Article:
When did sleep become such an obsession? Obviously for me and every other new parent it more or less coincides with the birth of your first child (come to think of it, for the first few months even your conversational repertoire is reduced to just three things: sleep, milk and poo) but when did society start becoming so desperate to get infants to sleep through the night?
I can’t imagine prehistoric parents were swapping parenting tips- ‘Oooh breastfeeding him to sleep? You’re creating a rod for your own back, you know, you should give him a twig to suck on. Try putting him in the next cave and let him cry it out, he’ll soon stop crying when he realises you’re not going to pick him up. My sister-in-law used PUPD, what you should do is leave him in the next cave, go to him when he cries and pick him up, as soon as he stops crying put him down, when he cries again, pick him up, then put him down again. My mum used to fill us up with some pre-chewed wild boar meat, as a dreamfeed, never did us any harm’ -and yet nor do I imagine that human infants have changed in any way over the intervening millenia. So why do we now expect babies to sleep through the night and why do we believe in the existence of some magic formula (of the spell kind not the artificial milk kind) to get them to do so??
Of course, it would be fabulous if every baby slept from 7pm to 7am without making a peep. Mummies and daddies across the land could spend the evening having a civilized meal together, perhaps watch on film on TV (remember those days, fellow new mums, when you actually saw a film from beginning to end?), before a relaxing soak in the bath and then climbing into (the same) bed together. They’d all wake up refreshed and rested the next morning. The sun would shine, the birds would sing in the trees, mothers would have the energy and desire to do a spot of exercise and self grooming, they’d feel marginally better about their post-pregnancy bodies especially as they would no longer have to combat the tiredness by mainlining high fat, high-sugar snacks and because they felt better about themselves they would also (possibly) feel a bit more inclined to actually have sex with their partner because they wanted to and not because they felt they should. And they could spend the day engaging their offspring in age-appropriate, stimulating games, while merrily trilling songs and making up wonderfully inventive fairy tales (rather than sticking said child in the Jumperoo while simultaneously having the world’s quickest shower and shovelling in chocolate biscuits and cold coffee). They’d never get frustrated with their child and nor would they cry with guilt and shame because they just got frustrated with their child.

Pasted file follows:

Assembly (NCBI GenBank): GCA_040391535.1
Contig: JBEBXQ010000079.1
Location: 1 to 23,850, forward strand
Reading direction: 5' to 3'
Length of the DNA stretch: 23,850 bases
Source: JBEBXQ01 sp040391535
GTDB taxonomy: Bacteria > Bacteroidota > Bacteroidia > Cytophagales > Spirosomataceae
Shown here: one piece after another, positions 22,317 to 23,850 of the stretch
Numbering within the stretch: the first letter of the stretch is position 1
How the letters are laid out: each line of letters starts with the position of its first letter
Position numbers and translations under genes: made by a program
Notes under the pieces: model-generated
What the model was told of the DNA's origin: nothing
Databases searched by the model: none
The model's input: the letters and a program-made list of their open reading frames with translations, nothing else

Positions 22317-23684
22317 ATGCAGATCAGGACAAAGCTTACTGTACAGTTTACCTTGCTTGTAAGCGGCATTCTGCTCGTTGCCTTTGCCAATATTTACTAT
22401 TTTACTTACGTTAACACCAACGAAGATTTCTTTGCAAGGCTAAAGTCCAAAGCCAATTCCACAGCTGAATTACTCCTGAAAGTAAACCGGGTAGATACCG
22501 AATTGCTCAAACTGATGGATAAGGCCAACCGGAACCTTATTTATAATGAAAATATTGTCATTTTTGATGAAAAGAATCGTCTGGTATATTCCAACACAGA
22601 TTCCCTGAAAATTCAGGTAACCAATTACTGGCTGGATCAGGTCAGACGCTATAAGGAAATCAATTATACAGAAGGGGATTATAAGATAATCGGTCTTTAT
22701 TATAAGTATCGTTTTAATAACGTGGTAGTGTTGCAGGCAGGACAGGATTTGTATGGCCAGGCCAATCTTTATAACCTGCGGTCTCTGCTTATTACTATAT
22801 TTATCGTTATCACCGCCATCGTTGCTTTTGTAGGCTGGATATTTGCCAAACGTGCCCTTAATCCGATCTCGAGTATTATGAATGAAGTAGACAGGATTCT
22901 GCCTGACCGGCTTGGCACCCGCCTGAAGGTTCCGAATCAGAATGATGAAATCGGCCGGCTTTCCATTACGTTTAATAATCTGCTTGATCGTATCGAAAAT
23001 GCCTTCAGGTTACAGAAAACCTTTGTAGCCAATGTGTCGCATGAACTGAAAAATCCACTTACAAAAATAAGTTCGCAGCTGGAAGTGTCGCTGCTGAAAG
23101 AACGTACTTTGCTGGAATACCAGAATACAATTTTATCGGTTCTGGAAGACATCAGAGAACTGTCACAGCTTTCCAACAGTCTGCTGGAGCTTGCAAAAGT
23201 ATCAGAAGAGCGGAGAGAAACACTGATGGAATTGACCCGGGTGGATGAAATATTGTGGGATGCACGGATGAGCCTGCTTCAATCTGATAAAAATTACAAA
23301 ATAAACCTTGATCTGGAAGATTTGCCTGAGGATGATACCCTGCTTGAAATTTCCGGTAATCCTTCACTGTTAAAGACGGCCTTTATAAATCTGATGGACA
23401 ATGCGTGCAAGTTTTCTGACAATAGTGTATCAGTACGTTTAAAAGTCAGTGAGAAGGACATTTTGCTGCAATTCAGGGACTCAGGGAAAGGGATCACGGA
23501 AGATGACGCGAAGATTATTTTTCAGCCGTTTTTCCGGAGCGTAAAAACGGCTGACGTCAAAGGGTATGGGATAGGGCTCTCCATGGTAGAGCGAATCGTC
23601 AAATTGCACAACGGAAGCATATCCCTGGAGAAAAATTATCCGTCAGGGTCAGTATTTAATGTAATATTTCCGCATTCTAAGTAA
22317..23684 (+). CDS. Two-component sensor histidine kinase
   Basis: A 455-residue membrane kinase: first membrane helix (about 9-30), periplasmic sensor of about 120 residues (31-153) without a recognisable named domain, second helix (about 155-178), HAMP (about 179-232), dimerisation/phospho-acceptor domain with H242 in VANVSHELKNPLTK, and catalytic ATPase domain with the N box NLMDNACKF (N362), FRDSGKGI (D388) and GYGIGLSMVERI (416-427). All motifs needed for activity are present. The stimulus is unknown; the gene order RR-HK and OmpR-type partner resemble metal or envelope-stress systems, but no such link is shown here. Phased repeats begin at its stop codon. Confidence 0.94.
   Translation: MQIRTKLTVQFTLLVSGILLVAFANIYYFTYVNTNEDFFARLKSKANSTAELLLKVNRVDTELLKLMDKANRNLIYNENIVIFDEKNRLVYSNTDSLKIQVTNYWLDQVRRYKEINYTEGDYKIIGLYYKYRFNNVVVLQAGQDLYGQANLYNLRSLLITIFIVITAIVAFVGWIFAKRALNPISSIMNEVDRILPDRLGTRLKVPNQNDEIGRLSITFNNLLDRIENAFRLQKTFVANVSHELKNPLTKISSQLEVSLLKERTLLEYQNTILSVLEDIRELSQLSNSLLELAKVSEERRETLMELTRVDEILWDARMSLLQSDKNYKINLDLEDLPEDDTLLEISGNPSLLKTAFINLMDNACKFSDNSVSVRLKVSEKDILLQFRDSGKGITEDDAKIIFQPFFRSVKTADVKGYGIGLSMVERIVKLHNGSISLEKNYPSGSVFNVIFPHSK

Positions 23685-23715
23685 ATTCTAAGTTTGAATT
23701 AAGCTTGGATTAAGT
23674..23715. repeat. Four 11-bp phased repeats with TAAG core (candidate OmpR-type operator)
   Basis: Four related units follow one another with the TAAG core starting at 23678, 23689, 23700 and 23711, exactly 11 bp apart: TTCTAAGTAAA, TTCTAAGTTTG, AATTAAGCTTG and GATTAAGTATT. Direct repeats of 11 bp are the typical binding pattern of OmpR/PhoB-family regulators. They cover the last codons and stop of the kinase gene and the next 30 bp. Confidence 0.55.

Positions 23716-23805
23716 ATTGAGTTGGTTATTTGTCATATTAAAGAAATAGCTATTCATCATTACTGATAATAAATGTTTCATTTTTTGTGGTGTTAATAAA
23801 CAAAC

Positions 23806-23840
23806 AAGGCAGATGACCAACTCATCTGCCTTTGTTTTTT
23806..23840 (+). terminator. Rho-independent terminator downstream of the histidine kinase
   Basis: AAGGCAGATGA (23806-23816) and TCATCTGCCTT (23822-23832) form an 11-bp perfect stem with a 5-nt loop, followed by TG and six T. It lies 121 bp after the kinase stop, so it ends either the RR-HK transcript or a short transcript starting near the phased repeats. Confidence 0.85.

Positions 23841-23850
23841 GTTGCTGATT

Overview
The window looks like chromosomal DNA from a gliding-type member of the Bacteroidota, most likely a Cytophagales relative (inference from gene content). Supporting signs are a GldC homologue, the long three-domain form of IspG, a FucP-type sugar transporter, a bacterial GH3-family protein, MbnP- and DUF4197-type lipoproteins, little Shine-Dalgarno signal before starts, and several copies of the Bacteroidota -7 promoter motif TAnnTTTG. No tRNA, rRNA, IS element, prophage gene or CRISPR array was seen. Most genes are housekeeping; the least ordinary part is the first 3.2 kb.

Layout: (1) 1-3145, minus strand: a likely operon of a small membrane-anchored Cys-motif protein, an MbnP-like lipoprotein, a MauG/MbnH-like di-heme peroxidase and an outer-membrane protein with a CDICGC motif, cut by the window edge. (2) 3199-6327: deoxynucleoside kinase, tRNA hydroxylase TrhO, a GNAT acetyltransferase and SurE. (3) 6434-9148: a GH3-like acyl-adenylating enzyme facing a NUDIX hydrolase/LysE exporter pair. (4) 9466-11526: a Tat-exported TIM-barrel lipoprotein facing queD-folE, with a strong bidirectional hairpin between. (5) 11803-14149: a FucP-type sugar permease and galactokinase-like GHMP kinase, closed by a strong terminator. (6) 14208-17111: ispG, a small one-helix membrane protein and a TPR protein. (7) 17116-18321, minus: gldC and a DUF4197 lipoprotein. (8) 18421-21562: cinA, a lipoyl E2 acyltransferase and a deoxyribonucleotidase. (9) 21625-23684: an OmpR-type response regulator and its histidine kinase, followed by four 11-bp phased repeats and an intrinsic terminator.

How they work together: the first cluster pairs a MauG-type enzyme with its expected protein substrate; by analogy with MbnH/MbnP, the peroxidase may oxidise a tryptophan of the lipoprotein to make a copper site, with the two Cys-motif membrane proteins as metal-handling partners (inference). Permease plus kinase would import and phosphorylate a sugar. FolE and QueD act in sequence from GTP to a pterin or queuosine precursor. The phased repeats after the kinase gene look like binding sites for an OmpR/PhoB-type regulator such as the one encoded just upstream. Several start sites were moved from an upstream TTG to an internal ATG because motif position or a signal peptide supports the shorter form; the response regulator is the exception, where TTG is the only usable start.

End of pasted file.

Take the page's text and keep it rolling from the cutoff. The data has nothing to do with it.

At times, and despite our best intentions, it feels like tiredness robs us of our ability to be a good parent and worse than that is the fact that we’ve somehow ended up in a situation where we feel that if our baby doesn’t sleep more than 4 hours at a time, we are to blame. We are doing something wrong. It’s all our fault. This was one of the conclusions reached in a 2008 study: “perhaps infant sleep has become, not only a developmental milestone for infants, but a measure of parental competence as well. The question arises about whether infant sleep is truly problematic or has the pressure increased on parents so that even normative sleep is increasingly perceived as problematic?” (from ‘What to do about sleep? A survey of parents’ experiences with sleep interventions and popular advice.’ Gordon, M. D., & Hill, S. L.)
It does seem that we’ve collectively somehow forgotten how babies are supposed to sleep. The ISIS website -bet they wish they had a different name at the moment- is great for clearly explained infant sleep theory but look at any forum for new parents and it is full of people asking what they are doing wrong. Parents now don’t understand why their baby keeps waking up (or in some cases why their baby has just started waking up more often) and what they get in return are suggestions for various forms of sleep training, or various reasons why it’s happening -these range from the reasonable (cold, hunger, wind) to the rather more debatable (teething, growth spurt, ‘wonder weeks’)- or recommendations for professional sleep consultants, ‘experts’ who will purportedly get your child to sleep through the night (for a not indifferent sum of money). Personally, I recommend this brilliant post for some no nonsense advice http://stolensleep.com/2014/09/27/how-to-get-your-baby-to-sleep-through-the-night-in-just-two-years/
Rather than us all just taking a moment to stop and say ‘Ermmm….hang on a minute…if we’re all experiencing ongoing nights of broken sleep, maybe this is actually perfectly normal’, we refuse to accept that we don’t have one of those ‘good’ (bloody awful word) babies who sleep 12 hours a night.
If you read any literature about sleep, then it soon becomes clear that we all stir various times through the night. Some people slip seamlessly from one sleep cycle into the next and some people (me) wake numerous times and get up to pee, read to get back to sleep, put the dishwasher on, let the dog out, worry endlessly about the past and the future etc. And, of course, it’s the same for infants. Some are brilliant at ‘self-settling’ and some, like T, do the baby equivalent of checking Twitter, their email, Facebook account at 3am (oh, and at 11pm, 1am, 4.30am and 6am).